A top White House adviser yesterday pushed back against the idea of paring down Senate legislation on energy and global warming and frowned upon emerging talk among some moderates to limit legislative efforts to capping greenhouse gas emissions from power plants.
“Our position is, let’s do it all,” said Carol Browner, President Obama’s senior aide on climate and energy issues. “Slicing and dicing isn’t going to work. It’s time to finally have comprehensive energy legislation in this country.”
That’s Greenwire (subs. req’d) reporting today on a panel discussion that included Browner. She still has her (globally) warm sense of humor:
Majority Leader Harry Reid (D-Nev.) earlier this week confirmed he plans to bring up the energy and climate bill on the floor next spring after work is done on both health care and financial regulatory reform. Asked about that timing, Browner said she expects to see Senate action in March or April. “The good news is spring comes early in Washington, earlier and earlier with climate change,” she joked.
I’ve been traveling, so I haven’t had time to dive into the idea floated by some, including Sen. Lugar’s office, of “combining power plant-only cap-and-trade legislation with building efficiency standards and stronger fuel efficiency requirements for the transportation sector.” I doubt that will be the endgame, since the more one looks into the idea, the less sense it makes.
After all, Obama already announced he will raise new car fuel efficiency standards to 35.5 mpg by 2015, and I find it hard to believe Lugar or any of those who oppose an economy-wide cap are prepared to go significantly farther than that. Strong building efficiency standards are great — that’s why Waxman and Markey put them in the House’s bipartisan climate and clean energy bill (see “Better buildings soon? Energy and climate bill would set national energy codes“). They belong in any comprehensive legislation. Funny how they aren’t in the Senate Energy Committee’s bill, though….
A power-plant only cap-and-trade is, of course, what George Bush campaigned on in 2000 and then abandoned shortly after taking office under the influence of Dick Cheney. I think it loses more votes than it gets because right now the compromise involves everybody, and that’s a key reason the utility industry supported the House bill and continues to support action in the Senate. If the entire burden of emissions reductions were placed on that one sector, I think many utilities will jump ship, and that undermines the whole political deal.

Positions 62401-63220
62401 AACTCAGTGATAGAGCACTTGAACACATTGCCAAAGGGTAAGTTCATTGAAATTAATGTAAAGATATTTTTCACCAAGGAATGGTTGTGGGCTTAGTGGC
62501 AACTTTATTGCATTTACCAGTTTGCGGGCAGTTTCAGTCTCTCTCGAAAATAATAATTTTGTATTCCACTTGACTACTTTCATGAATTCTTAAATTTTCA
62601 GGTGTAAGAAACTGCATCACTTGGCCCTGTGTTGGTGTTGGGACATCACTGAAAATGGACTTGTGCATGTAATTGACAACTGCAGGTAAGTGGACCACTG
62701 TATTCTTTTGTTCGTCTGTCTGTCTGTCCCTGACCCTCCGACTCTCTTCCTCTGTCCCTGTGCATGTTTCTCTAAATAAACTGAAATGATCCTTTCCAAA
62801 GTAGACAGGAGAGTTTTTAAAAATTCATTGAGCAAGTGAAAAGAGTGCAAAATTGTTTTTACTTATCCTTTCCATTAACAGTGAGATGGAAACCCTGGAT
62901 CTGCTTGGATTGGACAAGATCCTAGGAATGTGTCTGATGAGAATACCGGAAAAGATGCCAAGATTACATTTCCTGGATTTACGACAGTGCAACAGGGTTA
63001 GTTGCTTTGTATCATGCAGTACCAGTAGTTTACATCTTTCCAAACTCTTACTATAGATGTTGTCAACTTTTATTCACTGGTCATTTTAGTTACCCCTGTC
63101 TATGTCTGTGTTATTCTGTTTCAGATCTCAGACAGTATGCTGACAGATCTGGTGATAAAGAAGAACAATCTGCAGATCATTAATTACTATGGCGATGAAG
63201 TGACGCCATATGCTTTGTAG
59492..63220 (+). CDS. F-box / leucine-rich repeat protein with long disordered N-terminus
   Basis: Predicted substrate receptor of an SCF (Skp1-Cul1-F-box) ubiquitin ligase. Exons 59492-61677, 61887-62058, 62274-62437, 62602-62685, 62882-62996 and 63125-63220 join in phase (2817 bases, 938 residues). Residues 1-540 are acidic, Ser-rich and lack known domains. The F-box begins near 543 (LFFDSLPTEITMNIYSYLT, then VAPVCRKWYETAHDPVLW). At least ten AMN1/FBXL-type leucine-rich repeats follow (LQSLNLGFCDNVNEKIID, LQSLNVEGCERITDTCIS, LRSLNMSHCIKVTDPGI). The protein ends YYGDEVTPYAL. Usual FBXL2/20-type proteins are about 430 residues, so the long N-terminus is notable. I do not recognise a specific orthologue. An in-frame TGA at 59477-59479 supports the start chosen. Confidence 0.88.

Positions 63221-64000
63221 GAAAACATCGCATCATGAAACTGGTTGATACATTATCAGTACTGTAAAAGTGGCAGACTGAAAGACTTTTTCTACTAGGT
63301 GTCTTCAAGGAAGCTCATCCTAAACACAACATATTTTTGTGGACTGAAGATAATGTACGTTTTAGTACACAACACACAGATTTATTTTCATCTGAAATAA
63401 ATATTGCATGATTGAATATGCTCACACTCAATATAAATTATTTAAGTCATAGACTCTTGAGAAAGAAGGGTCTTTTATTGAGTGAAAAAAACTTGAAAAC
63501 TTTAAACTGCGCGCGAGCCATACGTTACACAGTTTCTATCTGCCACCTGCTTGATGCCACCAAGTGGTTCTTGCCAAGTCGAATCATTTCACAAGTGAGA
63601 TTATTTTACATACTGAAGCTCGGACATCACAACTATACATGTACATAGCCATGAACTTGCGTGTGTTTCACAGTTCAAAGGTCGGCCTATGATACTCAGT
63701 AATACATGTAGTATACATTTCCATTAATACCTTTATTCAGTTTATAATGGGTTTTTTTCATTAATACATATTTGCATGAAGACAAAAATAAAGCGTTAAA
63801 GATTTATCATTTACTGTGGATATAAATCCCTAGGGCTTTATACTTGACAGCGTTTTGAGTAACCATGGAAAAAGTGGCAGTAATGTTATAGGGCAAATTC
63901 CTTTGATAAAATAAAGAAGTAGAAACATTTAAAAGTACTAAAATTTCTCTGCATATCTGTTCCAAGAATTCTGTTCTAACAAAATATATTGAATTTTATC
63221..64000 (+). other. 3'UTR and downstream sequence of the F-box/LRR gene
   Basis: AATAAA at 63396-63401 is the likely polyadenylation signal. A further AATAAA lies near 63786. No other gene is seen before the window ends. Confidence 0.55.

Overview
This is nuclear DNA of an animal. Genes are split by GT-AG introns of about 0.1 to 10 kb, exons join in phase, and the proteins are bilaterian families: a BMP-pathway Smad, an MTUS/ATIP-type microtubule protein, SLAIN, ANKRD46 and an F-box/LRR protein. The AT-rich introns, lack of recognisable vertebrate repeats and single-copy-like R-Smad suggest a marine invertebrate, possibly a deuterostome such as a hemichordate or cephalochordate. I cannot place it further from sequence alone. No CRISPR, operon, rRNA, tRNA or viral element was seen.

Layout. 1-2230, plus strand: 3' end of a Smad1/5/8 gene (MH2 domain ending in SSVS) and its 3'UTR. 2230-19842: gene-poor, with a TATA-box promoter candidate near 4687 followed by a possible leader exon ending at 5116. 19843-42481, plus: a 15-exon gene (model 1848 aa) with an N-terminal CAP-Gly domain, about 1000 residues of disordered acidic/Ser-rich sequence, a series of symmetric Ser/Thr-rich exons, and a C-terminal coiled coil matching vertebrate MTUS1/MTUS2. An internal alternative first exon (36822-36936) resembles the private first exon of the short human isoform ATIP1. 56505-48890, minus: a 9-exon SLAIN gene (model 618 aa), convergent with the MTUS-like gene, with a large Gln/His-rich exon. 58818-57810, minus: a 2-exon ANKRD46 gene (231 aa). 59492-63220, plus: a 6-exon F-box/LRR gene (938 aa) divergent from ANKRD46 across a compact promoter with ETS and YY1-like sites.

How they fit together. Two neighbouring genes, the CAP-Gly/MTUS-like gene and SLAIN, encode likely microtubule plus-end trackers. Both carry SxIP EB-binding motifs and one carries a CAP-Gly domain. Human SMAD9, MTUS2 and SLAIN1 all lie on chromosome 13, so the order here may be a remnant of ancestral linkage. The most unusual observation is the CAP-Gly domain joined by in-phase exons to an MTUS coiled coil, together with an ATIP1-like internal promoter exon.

But Browner argued that U.S. industries would prefer a combined effort all at once.
“If you only get a little piece of the problem, if we deal with some of our production issues, breaking our dependence on foreign oil, or if we do only a renewable electricity standard, then you’re not going to give industry the predictability and certainty they need to start making the large capital investments they’re eager to make,” Browner said.
Browner, a former EPA administrator during the Clinton administration, said she has been a regular visitor on Capitol Hill to meet with Senate Democrats and Republicans on the legislation. Based on those conversations, she said she has reason to think a final bill can overcome a threatened Senate filibuster and make it to Obama’s desk despite the looming midterm elections next November.
“What we’re seeing is, the conversation is not, ‘Well, if there is a bill,'” she said. “The conversation has become, ‘Well, a bill will have to do these things.’ Now that doesn’t mean you automatically get to 60. Sixty is always a tough number. But I, having worked on the Hill [as an aide to then Sen. Al Gore], having helped to pass legislation, having done so when I was at EPA, it’s a different tone. And I think that is cause for optimism. It won’t be easy. But I think there’s a pathway. I think there is a way to put together the components of what we want and meet the needs of enough senators to get a 60-vote margin.”
I remain optimistic that an economy wide bill will become law next year, as do folks who have far more Hill experience, including my colleague at CAP:
“There is a myth in Washington, perpetrated by politicians and journalists, that in an election year you don’t pass any kind of legislation,” said former Rep. Phil Sharp (D-Ind.), now the head of the nonpartisan think tank Resources for the Future. “The history is the opposite. I defy you to find a major piece of complex environmental legislation that did not pass except near the very tail-end of the session.”
Sharp cited the 1990 Clean Air Act and energy bills enacted during the Carter administration. “All of them came literally in the last hours of the session almost,” Sharp added. “I think that’s a myth we should just get rid of right now.”
Dan Weiss, a senior fellow at the left-leaning Center for American Progress, questioned why so many are quick to rule out the bill’s passage in 2010.
“The obituary for this bill is going to be written repeatedly between now and when the president signs it next year,” Weiss said. “More time is always better than less time. But if you look at other pieces of complex legislation. We’re far ahead of where they were.”